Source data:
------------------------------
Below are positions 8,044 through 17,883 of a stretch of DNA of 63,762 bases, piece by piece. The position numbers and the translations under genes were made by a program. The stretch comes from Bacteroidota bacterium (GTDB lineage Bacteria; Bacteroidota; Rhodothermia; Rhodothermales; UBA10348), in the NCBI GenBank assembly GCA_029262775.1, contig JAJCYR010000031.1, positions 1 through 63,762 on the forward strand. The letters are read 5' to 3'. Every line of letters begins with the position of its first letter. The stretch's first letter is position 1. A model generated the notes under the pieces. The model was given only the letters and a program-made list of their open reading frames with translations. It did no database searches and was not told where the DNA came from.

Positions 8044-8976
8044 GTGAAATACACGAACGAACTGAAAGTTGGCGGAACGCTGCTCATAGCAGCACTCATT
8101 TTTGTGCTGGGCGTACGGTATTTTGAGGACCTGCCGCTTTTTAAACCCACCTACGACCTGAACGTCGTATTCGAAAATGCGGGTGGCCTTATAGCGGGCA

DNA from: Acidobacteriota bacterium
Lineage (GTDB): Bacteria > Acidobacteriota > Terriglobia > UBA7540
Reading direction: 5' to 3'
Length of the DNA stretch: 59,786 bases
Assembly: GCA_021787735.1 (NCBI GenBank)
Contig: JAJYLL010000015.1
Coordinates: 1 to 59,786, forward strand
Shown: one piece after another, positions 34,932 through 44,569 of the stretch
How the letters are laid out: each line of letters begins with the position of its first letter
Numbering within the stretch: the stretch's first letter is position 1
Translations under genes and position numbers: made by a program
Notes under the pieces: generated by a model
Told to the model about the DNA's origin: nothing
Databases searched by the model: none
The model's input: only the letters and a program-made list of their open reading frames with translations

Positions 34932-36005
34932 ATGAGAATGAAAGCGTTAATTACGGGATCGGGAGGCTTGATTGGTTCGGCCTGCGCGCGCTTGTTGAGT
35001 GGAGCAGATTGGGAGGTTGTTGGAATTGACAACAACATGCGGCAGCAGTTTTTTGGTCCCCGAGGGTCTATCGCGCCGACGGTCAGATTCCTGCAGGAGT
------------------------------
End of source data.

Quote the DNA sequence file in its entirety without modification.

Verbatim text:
Below are positions 8,044 through 17,883 of a stretch of DNA of 63,762 bases, piece by piece. The position numbers and the translations under genes were made by a program. The stretch comes from Bacteroidota bacterium (GTDB lineage Bacteria; Bacteroidota; Rhodothermia; Rhodothermales; UBA10348), in the NCBI GenBank assembly GCA_029262775.1, contig JAJCYR010000031.1, positions 1 through 63,762 on the forward strand. The letters are read 5' to 3'. Every line of letters begins with the position of its first letter. The stretch's first letter is position 1. A model generated the notes under the pieces. The model was given only the letters and a program-made list of their open reading frames with translations. It did no database searches and was not told where the DNA came from.

Positions 8044-8976
8044 GTGAAATACACGAACGAACTGAAAGTTGGCGGAACGCTGCTCATAGCAGCACTCATT
8101 TTTGTGCTGGGCGTACGGTATTTTGAGGACCTGCCGCTTTTTAAACCCACCTACGACCTGAACGTCGTATTCGAAAATGCGGGTGGCCTTATAGCGGGCA

DNA from: Acidobacteriota bacterium
Lineage (GTDB): Bacteria > Acidobacteriota > Terriglobia > UBA7540
Reading direction: 5' to 3'
Length of the DNA stretch: 59,786 bases
Assembly: GCA_021787735.1 (NCBI GenBank)
Contig: JAJYLL010000015.1
Coordinates: 1 to 59,786, forward strand
Shown: one piece after another, positions 34,932 through 44,569 of the stretch
How the letters are laid out: each line of letters begins with the position of its first letter
Numbering within the stretch: the stretch's first letter is position 1
Translations under genes and position numbers: made by a program
Notes under the pieces: generated by a model
Told to the model about the DNA's origin: nothing
Databases searched by the model: none
The model's input: only the letters and a program-made list of their open reading frames with translations

Positions 34932-36005
34932 ATGAGAATGAAAGCGTTAATTACGGGATCGGGAGGCTTGATTGGTTCGGCCTGCGCGCGCTTGTTGAGT
35001 GGAGCAGATTGGGAGGTTGTTGGAATTGACAACAACATGCGGCAGCAGTTTTTTGGTCCCCGAGGGTCTATCGCGCCGACGGTCAGATTCCTGCAGGAGT